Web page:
Where does the Outback begin?
Before we set off for the Outback, I thought we might be there by the end of the first day, 750 kilometres west of Brisbane, in Charleville. As we drove the last leg of the Warrego Highway, however – the 190 kilometres from Mitchell – there were far too many tall trees. So, where does Bush become the Outback?
Charleville is a sizeable town, with a station, airport and several tourist attractions. I liked it a lot. The town might consider itself to be Outback, but it wasn't Outbacky enough for me. From there we headed south to Cunnamulla, west to Thargomindah, then more south, towards the New South Wales border. By now there were definitely landscapes, colours, vegetation and critters screaming 'Outback!' A narrow bitumen strip with gravel verges is Outback. And by now we were unquestionably back o' Bourke.
We stayed on an enormous cattle station* off the Thargo-Hungerford Road. It was so big we didn't see any cows; we showered in geothermal water pumped from hundreds of metres below ground; and the night sky was a star-gazer's dream. This was the Outback, no question.
Once in New South Wales, the road due west from Wanaaring to Tibooburra and the Corner Country felt very remote indeed. I don't remember passing another car in 200-odd kilometres. There may have been one, but in fact the road was almost certainly closed since we were heading into a massive storm that produced the hairiest hour of the entire trip. The dirt road was transformed into a skating rink after 10 or 15 minutes of heavy rain, and we were churning up mud that flew up and over the back of the car on to the windscreen.
We'd had our first Where does the Outback begin? discussion with locals by the end of day 3. We knew for sure by then that it is further west than Charleville! Red dirt says Outback; and acknowledging oncoming drivers who are few and far between; and having to be alert all day, not just at dawn and dusk, for wildlife leaping (roos) or striding (emus) into the road, or cattle just standing and staring in the middle of it, not to be moved; and long distances between towns, with more Black Kites or Little Corellas than people once you get there; and too many flies that appear the moment you take an apple out of the esky.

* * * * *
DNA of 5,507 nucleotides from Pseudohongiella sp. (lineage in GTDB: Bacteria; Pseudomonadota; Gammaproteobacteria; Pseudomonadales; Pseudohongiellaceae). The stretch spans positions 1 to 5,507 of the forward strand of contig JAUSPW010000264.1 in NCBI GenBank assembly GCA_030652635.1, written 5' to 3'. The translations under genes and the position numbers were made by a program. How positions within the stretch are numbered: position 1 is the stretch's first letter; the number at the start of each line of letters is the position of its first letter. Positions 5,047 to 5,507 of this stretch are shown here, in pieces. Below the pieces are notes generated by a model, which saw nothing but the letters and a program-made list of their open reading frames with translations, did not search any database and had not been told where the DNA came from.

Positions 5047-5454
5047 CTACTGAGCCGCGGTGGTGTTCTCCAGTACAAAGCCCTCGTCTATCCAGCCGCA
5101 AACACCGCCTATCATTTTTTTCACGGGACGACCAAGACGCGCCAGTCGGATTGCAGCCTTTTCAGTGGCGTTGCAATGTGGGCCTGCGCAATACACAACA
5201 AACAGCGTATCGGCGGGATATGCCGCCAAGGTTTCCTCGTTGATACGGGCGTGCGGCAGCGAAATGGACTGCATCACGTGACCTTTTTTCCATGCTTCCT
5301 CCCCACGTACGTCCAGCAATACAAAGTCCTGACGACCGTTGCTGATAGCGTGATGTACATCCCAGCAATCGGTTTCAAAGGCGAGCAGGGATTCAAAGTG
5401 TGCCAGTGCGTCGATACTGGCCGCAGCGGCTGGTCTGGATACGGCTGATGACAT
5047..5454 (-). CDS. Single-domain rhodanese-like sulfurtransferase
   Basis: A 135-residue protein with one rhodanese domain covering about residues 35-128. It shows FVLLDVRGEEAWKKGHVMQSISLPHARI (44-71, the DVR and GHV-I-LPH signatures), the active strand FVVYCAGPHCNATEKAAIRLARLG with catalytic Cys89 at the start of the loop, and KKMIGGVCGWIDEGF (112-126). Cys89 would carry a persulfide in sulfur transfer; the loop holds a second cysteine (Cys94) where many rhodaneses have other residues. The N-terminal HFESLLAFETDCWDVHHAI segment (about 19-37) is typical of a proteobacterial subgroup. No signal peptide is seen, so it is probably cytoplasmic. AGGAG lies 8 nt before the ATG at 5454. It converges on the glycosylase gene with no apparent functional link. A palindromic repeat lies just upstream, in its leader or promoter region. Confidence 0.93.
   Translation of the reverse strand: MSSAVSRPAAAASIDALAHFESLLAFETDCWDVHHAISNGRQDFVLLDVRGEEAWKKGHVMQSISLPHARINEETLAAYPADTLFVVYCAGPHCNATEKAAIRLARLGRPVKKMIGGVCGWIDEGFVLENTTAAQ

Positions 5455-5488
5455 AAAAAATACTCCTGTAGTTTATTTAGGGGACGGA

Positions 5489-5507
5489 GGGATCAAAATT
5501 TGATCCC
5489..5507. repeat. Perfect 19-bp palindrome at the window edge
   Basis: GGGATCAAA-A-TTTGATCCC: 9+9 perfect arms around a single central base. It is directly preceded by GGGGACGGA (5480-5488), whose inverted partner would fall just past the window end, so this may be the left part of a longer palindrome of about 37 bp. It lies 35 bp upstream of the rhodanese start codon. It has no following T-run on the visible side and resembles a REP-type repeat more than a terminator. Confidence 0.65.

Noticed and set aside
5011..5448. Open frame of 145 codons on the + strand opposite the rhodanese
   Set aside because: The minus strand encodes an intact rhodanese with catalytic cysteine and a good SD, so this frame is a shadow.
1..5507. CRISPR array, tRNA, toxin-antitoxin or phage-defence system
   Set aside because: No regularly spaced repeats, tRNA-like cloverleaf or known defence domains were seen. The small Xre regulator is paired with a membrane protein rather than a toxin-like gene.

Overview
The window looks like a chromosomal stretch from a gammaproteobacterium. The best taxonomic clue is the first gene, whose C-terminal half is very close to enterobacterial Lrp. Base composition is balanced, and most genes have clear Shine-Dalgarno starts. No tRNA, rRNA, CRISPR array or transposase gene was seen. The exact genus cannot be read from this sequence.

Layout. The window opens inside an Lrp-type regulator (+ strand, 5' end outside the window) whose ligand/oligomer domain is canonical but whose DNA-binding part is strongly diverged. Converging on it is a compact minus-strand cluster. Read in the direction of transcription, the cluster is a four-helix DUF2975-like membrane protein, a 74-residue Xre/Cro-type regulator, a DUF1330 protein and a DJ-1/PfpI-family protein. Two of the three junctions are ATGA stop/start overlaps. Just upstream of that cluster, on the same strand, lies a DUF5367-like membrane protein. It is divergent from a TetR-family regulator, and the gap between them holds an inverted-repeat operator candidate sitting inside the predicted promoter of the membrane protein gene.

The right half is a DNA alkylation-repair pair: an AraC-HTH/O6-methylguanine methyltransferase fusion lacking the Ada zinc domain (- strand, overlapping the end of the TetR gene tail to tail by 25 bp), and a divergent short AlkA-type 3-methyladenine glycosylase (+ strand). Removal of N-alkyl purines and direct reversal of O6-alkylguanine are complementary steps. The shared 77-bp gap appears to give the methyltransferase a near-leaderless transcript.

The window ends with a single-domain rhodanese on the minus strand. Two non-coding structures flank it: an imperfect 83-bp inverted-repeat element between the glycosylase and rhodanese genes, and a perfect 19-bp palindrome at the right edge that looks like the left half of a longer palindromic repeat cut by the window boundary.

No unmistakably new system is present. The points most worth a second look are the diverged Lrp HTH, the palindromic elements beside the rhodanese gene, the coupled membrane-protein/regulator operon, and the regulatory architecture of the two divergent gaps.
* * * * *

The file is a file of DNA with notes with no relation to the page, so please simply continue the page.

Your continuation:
For many travellers, the Outback starts beyond a certain town, whether it be Longreach, Windorah, Dubbo, Broken Hill or Port Augusta (heading north in South Australia); or a river such as the Murray; or a road such as the Newell Highway or the Dowling Track.
Our furthest-west point should have been Cameron Corner – where South Australia, New South Wales and Queensland meet – but road closures scuppered that plan, and necessitated a quick getaway from Tibooburra at first light on the third day there in order to keep to schedule and reach Quilpie.
From a vantage point in the Sturt National Park we looked out towards the Strzelecki Desert, where I wanted to be headed. It was an ambition too far, however. I realised at this point that Outback should mean merciless sun: grey is kind of desolate.
Kangaroos were with us much of the way. One person's answer to the Outback question was that, to him, it meant live roos rather than dead ones. Fast straight sealed roads and road trains cause carnage. We'd been warned, but it's still awful to see dead animals in such numbers. The Outback means carrying a sharp knife or a shotgun, for finishing off those animals not fortunate enough to be killed instantly. We weren't up for that. I agonised, having passed a victim still moving, about whether there might be a joey still alive in a pouch. What could we possible do if we found one? Take it in the car to goodness knows where? Our short-wave radio had a range of less than 50 kilometres so we were unlikely to be able to contact an animal rescue service even if there was one. The Outback is harsh and grown-up and you have to become resilient. It is also extraordinary. Watching a feral tabby share roadkill with an eagle at least twice its size was something I won't forget.